A univariate polynomial matrix P of degree p is defined as:
where denotes a matrix of constant coefficients, and is non-zero. Thus a polynomial matrix is the matrix-equivalent of a polynomial, with each element of the matrix satisfying the definition of a polynomial of degree p.
An example 3×3 polynomial matrix, degree 2:
- A polynomial matrix over a field with determinant equal to a non-zero element of that field is called unimodular, and has an inverse that is also a polynomial matrix. Note that the only scalar unimodular polynomials are polynomials of degree 0 – nonzero constants, because an inverse of an arbitrary polynomial of higher degree is a rational function.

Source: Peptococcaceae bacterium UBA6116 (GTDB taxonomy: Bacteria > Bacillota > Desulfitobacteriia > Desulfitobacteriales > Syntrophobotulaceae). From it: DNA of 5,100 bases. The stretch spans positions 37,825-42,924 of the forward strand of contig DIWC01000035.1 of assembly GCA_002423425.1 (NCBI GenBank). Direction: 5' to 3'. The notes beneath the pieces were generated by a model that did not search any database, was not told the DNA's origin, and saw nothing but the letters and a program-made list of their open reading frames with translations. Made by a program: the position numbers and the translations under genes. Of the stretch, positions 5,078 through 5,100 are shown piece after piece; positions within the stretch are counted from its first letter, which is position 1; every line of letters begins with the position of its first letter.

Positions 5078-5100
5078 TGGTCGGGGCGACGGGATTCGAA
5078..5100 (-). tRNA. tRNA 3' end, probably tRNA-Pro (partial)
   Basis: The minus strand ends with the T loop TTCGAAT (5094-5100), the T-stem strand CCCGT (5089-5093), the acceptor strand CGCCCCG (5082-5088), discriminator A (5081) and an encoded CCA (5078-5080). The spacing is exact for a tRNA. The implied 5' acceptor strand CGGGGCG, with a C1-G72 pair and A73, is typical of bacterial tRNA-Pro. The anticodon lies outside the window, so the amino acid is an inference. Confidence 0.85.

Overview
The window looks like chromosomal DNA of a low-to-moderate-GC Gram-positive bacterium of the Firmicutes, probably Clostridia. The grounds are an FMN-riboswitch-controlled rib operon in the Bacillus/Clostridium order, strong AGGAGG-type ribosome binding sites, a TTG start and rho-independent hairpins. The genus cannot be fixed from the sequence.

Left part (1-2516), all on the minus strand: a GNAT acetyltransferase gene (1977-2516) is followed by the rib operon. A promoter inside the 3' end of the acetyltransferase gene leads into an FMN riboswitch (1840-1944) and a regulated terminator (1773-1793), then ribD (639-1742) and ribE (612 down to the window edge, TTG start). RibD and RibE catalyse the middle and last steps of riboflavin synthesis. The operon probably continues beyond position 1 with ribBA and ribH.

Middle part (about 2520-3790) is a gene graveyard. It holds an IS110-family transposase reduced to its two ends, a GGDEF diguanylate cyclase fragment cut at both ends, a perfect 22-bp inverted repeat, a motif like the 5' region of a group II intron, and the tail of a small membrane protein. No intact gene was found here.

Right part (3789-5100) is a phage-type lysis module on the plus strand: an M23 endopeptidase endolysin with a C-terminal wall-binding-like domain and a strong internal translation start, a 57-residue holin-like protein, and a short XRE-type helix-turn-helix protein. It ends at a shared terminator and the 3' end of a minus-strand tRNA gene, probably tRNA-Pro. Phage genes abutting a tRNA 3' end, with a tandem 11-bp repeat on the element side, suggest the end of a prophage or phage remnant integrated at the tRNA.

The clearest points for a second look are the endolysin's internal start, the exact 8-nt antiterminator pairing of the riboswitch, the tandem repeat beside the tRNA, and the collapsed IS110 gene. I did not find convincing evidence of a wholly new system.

- The roots of a polynomial matrix over the complex numbers are the points in the complex plane where the matrix loses rank.
Note that polynomial matrices are not to be confused with monomial matrices, which are simply matrices with exactly one non-zero entry in each row and column.
If by λ we denote any element of the field over which we constructed the matrix, by I the identity matrix, and we let A be a polynomial matrix, then the matrix λI − A is the characteristic matrix of the matrix A. Its determinant, |λI − A| is the characteristic polynomial of the matrix A.
- E.V.Krishnamurthy, Error-free Polynomial Matrix computations, Springer Verlag, New York, 1985
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